by Dr. Joanne Lynn
When community coalitions apply for funding from the Community-Based Care Transitions program of the Centers for Medicare and Medicaid (CMS), they have to show that they will reduce hospital readmissions by 20% and will save money for Medicare. Funding recipients will be held to those two outcomes in evaluating the contract.
In general, CMS intends to evaluate these programs by applying the 20% reduction to the rate of rehospitalization: that is, rehospitalizations/[live discharges]. If a community’s baseline rate in 2010 was 15%, then 20% of 15% is 3% and they’d have to reduce rehospitalizations to 12%.
If hospitalization itself remains stable, these are the same goal numerically.
However, much of what is done to reduce 30-day rehospitalization also reduces hospitalizations beyond 30 days, and sometimes even hospitalizations without antecedent hospitalizations. If patients learn more self-care, use more hospice, obtain more support in the community, and so forth, then the use of hospitalization outside of that 30-day window may decline as well. And it does not take a lot of decline in that rate to mimic the decline in 30-day rehospitalization, making it a challenge to change the rate of rehospitalization/hospitalization.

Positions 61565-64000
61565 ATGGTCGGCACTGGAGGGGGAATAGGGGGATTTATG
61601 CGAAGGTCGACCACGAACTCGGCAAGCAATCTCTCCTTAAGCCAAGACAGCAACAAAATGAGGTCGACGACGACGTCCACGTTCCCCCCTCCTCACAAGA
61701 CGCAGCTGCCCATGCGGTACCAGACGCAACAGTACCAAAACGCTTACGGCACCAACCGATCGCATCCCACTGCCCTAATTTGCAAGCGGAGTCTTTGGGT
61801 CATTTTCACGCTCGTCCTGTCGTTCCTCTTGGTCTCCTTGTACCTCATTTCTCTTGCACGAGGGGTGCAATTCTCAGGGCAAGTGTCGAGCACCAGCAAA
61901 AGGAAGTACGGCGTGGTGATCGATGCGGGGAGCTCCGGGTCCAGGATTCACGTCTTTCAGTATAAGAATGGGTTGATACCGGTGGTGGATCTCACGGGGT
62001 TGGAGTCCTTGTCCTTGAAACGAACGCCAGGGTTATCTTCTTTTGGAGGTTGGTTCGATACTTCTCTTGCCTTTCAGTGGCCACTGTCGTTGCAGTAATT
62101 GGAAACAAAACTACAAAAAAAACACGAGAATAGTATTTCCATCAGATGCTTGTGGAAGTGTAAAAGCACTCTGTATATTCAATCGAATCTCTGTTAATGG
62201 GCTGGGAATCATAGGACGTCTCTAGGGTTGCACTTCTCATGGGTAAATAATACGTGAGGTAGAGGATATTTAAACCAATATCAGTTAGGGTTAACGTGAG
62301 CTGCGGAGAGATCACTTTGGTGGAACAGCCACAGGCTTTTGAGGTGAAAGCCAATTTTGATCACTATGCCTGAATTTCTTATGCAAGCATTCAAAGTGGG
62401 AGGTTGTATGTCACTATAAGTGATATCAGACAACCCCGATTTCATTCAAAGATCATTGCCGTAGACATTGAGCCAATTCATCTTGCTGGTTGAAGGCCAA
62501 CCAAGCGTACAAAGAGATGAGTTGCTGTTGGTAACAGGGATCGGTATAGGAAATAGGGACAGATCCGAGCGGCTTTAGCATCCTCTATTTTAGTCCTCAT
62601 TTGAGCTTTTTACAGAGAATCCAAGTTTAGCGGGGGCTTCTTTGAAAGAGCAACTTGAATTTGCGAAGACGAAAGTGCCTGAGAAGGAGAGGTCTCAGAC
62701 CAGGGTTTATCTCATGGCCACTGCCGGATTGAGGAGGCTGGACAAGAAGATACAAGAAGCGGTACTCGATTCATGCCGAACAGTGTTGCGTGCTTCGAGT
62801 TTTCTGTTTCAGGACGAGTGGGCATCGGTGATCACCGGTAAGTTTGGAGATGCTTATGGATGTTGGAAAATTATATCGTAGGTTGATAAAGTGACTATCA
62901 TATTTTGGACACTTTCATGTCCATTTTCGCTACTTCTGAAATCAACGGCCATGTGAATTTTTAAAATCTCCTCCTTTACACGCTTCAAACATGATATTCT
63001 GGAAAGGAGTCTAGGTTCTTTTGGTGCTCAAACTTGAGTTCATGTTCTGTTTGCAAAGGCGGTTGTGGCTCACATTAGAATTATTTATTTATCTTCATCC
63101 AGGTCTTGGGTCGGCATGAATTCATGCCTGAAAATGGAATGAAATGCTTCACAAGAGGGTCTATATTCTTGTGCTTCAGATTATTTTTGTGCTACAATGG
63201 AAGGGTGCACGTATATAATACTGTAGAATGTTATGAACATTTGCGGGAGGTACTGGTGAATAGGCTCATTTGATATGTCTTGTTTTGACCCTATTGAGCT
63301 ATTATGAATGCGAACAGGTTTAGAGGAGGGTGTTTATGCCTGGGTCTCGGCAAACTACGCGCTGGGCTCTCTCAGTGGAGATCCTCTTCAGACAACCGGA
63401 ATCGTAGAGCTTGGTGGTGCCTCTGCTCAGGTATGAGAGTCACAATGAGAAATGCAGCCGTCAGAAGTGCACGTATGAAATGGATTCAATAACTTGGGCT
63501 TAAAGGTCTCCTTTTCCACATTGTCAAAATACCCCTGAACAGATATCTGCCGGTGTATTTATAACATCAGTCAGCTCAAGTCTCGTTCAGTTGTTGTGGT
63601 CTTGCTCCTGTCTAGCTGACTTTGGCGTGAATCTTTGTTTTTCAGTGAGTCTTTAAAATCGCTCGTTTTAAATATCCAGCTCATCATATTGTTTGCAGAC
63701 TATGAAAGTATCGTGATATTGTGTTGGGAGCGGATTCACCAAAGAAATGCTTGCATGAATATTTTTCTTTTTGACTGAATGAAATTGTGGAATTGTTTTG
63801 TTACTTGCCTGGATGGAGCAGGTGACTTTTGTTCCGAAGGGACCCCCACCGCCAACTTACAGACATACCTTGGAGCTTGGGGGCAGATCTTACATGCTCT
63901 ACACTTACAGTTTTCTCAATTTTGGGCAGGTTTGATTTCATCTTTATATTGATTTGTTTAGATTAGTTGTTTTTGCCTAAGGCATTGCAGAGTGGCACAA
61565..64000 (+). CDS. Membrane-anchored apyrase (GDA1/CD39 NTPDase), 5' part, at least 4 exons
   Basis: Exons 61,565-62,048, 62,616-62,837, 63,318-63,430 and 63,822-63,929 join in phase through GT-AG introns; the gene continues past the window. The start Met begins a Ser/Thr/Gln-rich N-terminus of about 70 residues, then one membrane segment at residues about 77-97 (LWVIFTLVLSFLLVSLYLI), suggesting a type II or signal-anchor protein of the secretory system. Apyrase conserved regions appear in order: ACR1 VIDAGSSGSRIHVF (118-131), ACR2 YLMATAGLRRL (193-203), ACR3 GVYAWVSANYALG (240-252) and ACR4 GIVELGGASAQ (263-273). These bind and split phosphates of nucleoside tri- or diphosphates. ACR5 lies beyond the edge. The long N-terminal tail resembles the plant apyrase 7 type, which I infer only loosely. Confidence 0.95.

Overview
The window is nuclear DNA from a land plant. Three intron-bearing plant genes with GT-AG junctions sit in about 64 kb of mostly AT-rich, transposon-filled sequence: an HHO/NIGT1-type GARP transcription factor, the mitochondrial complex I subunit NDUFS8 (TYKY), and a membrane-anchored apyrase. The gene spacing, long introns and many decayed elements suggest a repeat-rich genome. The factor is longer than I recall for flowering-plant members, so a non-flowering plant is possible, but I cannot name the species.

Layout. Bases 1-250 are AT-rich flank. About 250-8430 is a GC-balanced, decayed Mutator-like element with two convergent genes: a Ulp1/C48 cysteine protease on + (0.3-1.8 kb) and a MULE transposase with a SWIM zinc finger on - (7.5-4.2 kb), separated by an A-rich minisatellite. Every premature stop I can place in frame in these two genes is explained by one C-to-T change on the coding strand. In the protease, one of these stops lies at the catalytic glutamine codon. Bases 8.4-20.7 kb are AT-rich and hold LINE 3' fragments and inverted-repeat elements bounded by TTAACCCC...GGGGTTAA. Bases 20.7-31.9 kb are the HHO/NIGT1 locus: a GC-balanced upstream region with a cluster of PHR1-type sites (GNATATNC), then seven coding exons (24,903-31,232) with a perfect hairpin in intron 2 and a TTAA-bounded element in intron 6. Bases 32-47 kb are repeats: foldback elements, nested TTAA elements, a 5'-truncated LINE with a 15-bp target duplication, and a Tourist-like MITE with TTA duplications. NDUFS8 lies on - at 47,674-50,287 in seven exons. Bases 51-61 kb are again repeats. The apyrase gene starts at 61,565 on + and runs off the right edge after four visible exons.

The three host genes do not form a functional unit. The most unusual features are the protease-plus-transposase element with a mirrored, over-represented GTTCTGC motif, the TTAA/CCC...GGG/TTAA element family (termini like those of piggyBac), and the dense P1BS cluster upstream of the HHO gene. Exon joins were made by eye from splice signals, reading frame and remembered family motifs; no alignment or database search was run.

Suppose, for example, that a community had 10,000 hospitalizations and 1,500 30-day rehospitalizations in 2010. Suppose the CCTP work changed the rehospitalization number by a full 20% – cutting it to 1200 per year by 2014. But that good work also cut down on hospitalization by 10% — yielding 9000 for the denominator. Then 1200/9000 would be just a 13.3% rate, and the team would have missed the goal of 12% — even though it had actually done a terrific job.
It is always risky to use a rate where the denominator is presumed to be stable but actually can respond to some of the same interventions as the numerator.
Using the N of 30-day rehospitalizations has its risks also – a bad flu year or a decline in community-based support could push it up, as could an influx of patients that increases the denominator. It can also have spurious improvement if many patients are moved from FFS to managed care.
For now, it seems that the prudent thing to do is to convince CMS that they should keep the question open and make it legitimate for CCTP and providers to pursue the reduction in numbers only rather than the reduction in the rate.
key words: CCTP, readmissions rates, CMS, care transitions